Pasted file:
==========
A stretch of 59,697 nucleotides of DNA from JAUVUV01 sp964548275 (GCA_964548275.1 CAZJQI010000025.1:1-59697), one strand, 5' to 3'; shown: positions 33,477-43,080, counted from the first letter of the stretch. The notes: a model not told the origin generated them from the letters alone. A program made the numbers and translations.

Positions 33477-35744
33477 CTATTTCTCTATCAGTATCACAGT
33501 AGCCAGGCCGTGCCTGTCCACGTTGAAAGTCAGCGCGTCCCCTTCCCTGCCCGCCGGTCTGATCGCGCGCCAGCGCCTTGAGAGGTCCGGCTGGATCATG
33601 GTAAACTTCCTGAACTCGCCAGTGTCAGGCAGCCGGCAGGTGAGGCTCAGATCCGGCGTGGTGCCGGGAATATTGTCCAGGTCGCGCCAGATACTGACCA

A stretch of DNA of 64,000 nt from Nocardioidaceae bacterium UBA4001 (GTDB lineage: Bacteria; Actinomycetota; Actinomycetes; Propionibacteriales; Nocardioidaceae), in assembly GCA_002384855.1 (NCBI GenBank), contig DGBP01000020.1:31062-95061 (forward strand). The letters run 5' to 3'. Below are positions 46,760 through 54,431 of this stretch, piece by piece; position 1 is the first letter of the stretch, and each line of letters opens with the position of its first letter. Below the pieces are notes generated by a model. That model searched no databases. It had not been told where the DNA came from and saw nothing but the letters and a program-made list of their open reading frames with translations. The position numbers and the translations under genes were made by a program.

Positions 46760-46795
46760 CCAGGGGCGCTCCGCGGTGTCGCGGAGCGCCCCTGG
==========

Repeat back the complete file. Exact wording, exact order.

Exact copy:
A stretch of 59,697 nucleotides of DNA from JAUVUV01 sp964548275 (GCA_964548275.1 CAZJQI010000025.1:1-59697), one strand, 5' to 3'; shown: positions 33,477-43,080, counted from the first letter of the stretch. The notes: a model not told the origin generated them from the letters alone. A program made the numbers and translations.

Positions 33477-35744
33477 CTATTTCTCTATCAGTATCACAGT
33501 AGCCAGGCCGTGCCTGTCCACGTTGAAAGTCAGCGCGTCCCCTTCCCTGCCCGCCGGTCTGATCGCGCGCCAGCGCCTTGAGAGGTCCGGCTGGATCATG
33601 GTAAACTTCCTGAACTCGCCAGTGTCAGGCAGCCGGCAGGTGAGGCTCAGATCCGGCGTGGTGCCGGGAATATTGTCCAGGTCGCGCCAGATACTGACCA

A stretch of DNA of 64,000 nt from Nocardioidaceae bacterium UBA4001 (GTDB lineage: Bacteria; Actinomycetota; Actinomycetes; Propionibacteriales; Nocardioidaceae), in assembly GCA_002384855.1 (NCBI GenBank), contig DGBP01000020.1:31062-95061 (forward strand). The letters run 5' to 3'. Below are positions 46,760 through 54,431 of this stretch, piece by piece; position 1 is the first letter of the stretch, and each line of letters opens with the position of its first letter. Below the pieces are notes generated by a model. That model searched no databases. It had not been told where the DNA came from and saw nothing but the letters and a program-made list of their open reading frames with translations. The position numbers and the translations under genes were made by a program.

Positions 46760-46795
46760 CCAGGGGCGCTCCGCGGTGTCGCGGAGCGCCCCTGG